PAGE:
Monday 7 September 2015

A Day on the Isle of Coll

Beautiful sandy beach in Isle of Coll Scotland
Sandy beache in Coll 

Beaches, Dunes, Machairs and Quirky castles

On Thursdays in summer, the ferry timings from Oban allow eight hours, almost a full day, on the isle of Coll. With a bike that is ample time to see this 13 miles long and 3 miles wide island. And that was my plan as I set off on the ferry from Oban. I would rent a bike from the village post office and see the island at my own pace. It is possible to take mini coach tours of the island as well, if that is an option. (Details available at the tourist office in Oban).

The day was beautiful as the ferry set off from Oban. Going past Mull, the Duart castle was glowing in the early morning golden light.

Oban morning
Oban morning
Duart castle Isle of Mull Scotland
Duart castle
However, this being Scotland, the rain is never far away. Within an hour of the journey, dark clouds loomed ahead as the sea became choppy in the high wind. Looking back, the sky had changed from azure to brooding.

Misty sea from Calmac ferry
Misty Scotland from Calmac ferry
The ferry docked at the pier in Arinagour, the main village on Coll at about 11am. It takes just over two and half hours for the journey. The ferry then heads over to Tiree and Barra (You can read about my visit to Barra - The Wild West - A trip to the outer Hebrides). The wind was now blustery as I walked the half mile to the village. Met Ron who came in by the ferry as well. He had moved to the island 20 years ago and has been happily living here since then. He asked me where I was from. When I mentioned Kolkata he responded 'By the river Hooghly?' Well, not many people I have met in Scotland know that. He said he had been there many years ago when he worked on the ship. He directed me to the post office as we went on his way - a five miles walk to take him home.

The lady at the post office was very helpful. I was already apprehensive about cycling in the blustery wind. Walking was difficult already. She suggested I better not if I was not a strong cyclist, which I was not.
'Are you a keen walker?'
'Yes, I do like my walking'
'Then you can do the circular route of the west end of the island. It's 13 miles.' She said as she handed me a map.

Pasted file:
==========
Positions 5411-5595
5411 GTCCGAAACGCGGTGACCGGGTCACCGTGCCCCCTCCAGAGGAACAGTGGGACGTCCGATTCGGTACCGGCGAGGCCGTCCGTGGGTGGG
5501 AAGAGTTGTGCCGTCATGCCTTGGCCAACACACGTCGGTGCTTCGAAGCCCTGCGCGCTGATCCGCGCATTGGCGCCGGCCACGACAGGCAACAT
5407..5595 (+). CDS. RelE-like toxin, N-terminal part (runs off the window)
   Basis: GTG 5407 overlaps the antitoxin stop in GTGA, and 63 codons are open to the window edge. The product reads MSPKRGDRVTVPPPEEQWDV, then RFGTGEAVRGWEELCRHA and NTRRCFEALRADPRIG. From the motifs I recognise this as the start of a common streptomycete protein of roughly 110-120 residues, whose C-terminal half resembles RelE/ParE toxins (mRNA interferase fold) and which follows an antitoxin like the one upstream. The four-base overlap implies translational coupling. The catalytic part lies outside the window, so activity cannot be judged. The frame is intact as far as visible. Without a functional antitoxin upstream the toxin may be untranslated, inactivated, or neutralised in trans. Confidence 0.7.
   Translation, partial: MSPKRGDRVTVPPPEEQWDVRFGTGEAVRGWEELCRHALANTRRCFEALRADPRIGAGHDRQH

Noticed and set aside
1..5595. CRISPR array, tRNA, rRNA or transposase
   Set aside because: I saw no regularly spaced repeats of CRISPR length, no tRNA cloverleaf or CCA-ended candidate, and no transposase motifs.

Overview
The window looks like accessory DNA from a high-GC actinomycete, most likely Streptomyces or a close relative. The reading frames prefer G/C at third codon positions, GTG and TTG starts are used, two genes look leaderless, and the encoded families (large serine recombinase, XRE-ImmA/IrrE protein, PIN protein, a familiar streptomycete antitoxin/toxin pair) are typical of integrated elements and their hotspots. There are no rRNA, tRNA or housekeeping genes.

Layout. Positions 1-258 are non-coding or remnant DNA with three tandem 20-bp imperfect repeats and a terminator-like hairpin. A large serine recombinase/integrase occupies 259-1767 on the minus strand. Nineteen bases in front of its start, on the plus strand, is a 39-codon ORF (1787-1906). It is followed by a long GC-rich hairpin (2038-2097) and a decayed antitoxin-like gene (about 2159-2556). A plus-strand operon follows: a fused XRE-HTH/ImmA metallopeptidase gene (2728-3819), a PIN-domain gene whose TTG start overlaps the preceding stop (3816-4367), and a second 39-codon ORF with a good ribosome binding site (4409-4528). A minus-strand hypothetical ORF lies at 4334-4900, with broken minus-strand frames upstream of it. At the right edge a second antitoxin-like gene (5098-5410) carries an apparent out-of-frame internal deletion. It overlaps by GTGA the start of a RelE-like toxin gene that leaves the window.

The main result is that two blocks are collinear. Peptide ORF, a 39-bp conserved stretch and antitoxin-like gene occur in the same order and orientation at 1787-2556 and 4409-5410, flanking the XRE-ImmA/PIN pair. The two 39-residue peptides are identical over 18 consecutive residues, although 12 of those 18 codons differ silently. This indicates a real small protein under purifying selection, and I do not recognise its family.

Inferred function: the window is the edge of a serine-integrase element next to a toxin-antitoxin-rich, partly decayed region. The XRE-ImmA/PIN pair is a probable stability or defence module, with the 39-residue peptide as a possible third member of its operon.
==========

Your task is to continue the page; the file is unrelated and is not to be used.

Did my calculations - 13 miles, 21 kms, should take me around five hours I gathered if I don't stop, but I knew I would and also take detours but then I had eight hours to play with. The ferry left at 7:20pm. She also mentioned that I could just stick out my thumb in case I wanted a lift and the locals would help.

So I set off, looking for the sign to the Airport.

Village church in Coll Scotland
Village church
Coll has its own airport which serves a daily flight to Oban. On Fridays in summer the 9-seater plane brings the high school students home from Oban and takes them back on Mondays. Since the flight can operate only in daylight, during the winter months the school service runs on Saturday morning instead as by the time the school ends it gets too dark to fly out. This was part of the crash course I got from one of the locals who had stopped to offer me a lift as I was walking towards the airport. She saved me a couple of miles of legwork. The south coast of the island isn't too dramatic and it is worth preserving your energy for the north coast. She dropped me off at the airport on my request. She had actually offered to drive me around the island for which I thanked her but had to decline. The friendly locals can get no better than this. She continued - the island currently had a population of just over 200 but at one point it had reached 1300. The RSPB manages the land here and hands out plots to the farmers, about 4 or 5 of them, mainly for rearing sheep and cattle, and some for producing tatties. The island is the home of the Hebridean centre, the headquarters of the Project Trust which brings in the young volunteers to the island. There are also full time jobs at the ferry and the utility services - enough reason for people to stay on the island and be busy. As we talked, a flock of snow geese flew by. She counted twenty and said that for some reason these geese had decide to become resident on the island. I decided to walk down to Breachacha bay, the castles looking inviting. 'Just knock on the door if you need anything when you pass' - she shouted from the window as she drove on to Totronald at the end of the road.

Airport Isle of Coll Scotland
Coll Airport building
Snow geese Isle of Coll Scotland